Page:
Google recently launched endangeredlanguages.com, an online collaborative effort to preserve linguistic diversity around the world, giving the chance to threatened languages and those on the cusp of extinction to survive and thrive once more.
From the site:
Experts estimate that only 50% of the languages that are alive today will be spoken by the year 2100.
The disappearance of a language means the loss of valuable scientific and cultural information, comparable to the loss of a species.
Tools for collaboration between the world communities, scholars, organizations and concerned individuals can make a difference.
The Endangered Languages Project, is an online resource to record, access, and share samples of and research on endangered languages, as well as to share advice and best practices for those working to document or strengthen languages under threat.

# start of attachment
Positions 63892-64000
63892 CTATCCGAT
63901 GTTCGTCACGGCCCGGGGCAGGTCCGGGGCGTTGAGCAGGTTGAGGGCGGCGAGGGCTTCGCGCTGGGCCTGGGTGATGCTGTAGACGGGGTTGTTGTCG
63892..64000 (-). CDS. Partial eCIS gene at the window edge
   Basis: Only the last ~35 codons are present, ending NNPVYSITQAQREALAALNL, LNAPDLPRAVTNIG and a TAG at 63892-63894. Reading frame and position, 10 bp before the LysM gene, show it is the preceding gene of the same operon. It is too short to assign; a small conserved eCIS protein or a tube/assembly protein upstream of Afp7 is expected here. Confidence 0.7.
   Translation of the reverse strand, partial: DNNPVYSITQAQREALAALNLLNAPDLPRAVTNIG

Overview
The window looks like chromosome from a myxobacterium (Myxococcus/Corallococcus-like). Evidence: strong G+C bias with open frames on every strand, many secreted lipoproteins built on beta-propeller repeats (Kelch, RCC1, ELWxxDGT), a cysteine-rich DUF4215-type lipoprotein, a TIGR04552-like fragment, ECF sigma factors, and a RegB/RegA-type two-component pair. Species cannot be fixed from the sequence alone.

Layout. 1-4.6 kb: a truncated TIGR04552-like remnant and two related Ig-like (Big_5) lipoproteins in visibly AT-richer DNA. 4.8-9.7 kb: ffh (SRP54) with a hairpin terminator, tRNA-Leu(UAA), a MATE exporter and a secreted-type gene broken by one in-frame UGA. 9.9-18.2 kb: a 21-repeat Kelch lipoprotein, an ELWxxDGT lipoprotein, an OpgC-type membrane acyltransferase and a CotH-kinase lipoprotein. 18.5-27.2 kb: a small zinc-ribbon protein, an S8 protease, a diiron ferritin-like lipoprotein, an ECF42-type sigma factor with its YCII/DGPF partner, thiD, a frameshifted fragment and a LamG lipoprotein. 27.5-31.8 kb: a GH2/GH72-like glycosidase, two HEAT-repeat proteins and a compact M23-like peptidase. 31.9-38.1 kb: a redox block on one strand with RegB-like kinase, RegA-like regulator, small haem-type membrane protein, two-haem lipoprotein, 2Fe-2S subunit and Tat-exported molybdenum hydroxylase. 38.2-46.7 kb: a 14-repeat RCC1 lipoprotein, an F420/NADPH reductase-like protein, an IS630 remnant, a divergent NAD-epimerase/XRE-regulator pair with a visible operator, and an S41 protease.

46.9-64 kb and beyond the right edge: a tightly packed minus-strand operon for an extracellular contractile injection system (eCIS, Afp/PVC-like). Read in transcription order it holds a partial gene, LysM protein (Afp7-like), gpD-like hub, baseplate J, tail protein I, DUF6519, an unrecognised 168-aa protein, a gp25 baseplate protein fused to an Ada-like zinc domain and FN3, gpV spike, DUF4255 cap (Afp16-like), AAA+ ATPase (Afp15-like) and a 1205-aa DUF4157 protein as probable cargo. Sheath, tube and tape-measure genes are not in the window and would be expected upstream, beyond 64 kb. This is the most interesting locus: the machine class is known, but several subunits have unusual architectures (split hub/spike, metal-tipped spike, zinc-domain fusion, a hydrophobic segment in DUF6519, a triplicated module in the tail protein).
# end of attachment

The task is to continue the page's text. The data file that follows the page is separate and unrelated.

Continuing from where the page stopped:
The site shows a map displaying different endangered languages, color-coded by how threatened they are. There are literally hundreds of endangered languages all over the world – some with only a handful of speakers remaining – and it’s great that projects like this exist, not only to raise awareness about language diversity but also to help preserve the threatened tongues.
While the continued growth of English as the world’s lingua franca does mean easier communication between different cultures, more languages than ever before find themselves threatened by ever-increasing globalization.